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Algorithm Design and Complexity

This is one of the bioinformatics courses offered by the Oxford Bioinformatics Programme that can also be used as credit towards a postgraduate qualification in software engineering. You can register for this course at the Bioinformatics Programme's own website.

Course dates

No future courses planned.


The course is intended as an introduction to the some of the key algorithms used in modern bioinformatics, and to the computational complexity issues that arise in the analysis of biological data.


  • The Algorithm Design Process
  • Problems, Specifications, and Algorithms
  • Efficiency: time and space complexity, Big O notation
  • Searching in Sequences/ Comparing Sequences/ Molecular structure
  • Boyer-Moore and Knuth-Morris-Pratt algorithms, Heuristics: Blast and Fasta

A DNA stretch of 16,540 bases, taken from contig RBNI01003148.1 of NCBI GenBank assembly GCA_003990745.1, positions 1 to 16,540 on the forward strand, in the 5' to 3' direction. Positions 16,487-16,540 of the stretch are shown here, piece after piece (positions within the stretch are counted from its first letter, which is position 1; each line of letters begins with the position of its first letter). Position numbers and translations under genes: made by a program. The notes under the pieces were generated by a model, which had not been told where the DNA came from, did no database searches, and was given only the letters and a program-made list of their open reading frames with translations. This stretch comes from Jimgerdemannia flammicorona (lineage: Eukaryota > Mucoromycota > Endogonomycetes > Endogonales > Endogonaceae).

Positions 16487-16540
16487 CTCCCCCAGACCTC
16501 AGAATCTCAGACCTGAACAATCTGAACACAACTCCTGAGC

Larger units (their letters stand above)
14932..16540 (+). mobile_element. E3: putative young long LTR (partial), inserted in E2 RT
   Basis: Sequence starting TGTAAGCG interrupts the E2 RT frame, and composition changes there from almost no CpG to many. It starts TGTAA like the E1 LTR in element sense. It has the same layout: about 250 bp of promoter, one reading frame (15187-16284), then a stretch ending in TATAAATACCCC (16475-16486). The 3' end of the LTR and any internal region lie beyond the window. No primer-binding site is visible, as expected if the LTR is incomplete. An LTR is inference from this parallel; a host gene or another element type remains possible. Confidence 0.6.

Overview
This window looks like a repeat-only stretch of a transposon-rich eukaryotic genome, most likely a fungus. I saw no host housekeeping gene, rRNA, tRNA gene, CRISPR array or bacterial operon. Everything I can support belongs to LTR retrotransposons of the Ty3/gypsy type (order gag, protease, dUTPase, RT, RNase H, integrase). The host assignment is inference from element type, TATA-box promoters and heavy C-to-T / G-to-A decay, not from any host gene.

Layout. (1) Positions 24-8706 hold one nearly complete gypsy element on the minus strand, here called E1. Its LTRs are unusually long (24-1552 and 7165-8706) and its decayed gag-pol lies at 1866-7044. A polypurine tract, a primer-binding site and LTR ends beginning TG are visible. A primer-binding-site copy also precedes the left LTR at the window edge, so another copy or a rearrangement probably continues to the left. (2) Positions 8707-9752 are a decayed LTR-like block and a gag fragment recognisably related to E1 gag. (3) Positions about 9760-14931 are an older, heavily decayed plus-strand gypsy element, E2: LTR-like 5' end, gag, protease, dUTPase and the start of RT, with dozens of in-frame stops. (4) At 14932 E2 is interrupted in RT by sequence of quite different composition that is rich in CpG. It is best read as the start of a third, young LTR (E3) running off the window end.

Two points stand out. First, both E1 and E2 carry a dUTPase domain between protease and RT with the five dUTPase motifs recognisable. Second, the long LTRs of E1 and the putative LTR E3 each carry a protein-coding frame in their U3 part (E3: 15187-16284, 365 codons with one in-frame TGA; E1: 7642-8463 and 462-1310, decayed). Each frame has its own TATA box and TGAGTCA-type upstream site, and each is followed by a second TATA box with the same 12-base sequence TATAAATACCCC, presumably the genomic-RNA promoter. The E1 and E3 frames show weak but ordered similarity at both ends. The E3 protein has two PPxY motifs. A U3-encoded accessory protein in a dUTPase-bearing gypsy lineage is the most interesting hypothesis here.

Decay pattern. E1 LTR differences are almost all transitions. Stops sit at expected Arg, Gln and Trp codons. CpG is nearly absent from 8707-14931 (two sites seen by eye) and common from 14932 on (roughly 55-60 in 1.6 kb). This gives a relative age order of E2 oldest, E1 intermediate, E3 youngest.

• Dynamic Programming, Statistical Alignment, Hidden-Markov-Models
  • Multiple sequence alignment
  • Secondary structure prediction, determining structure, Predicting structure
  • Feasibility
  • Appropriate technology, Moore's Law
  • NP Problems, NP-completeness, examples


The course is aimed at researchers and others from pharmaceutical companies, biotech companies, research institues and universities who are using or developing computational tools for biological data. Elementary programming skills are assumed, and the course is designed to help you build on these by developing an understanding of design principles and efficiency issues. The course will be valuable to people with a wide range of backgrounds, including molecular biology, bioinformatics and IT, who are or will be involved with the development of bioinformatics software. A basic knowledge of the kinds of software tools currently used by biologists (e.g., BLAST) would be an advantage.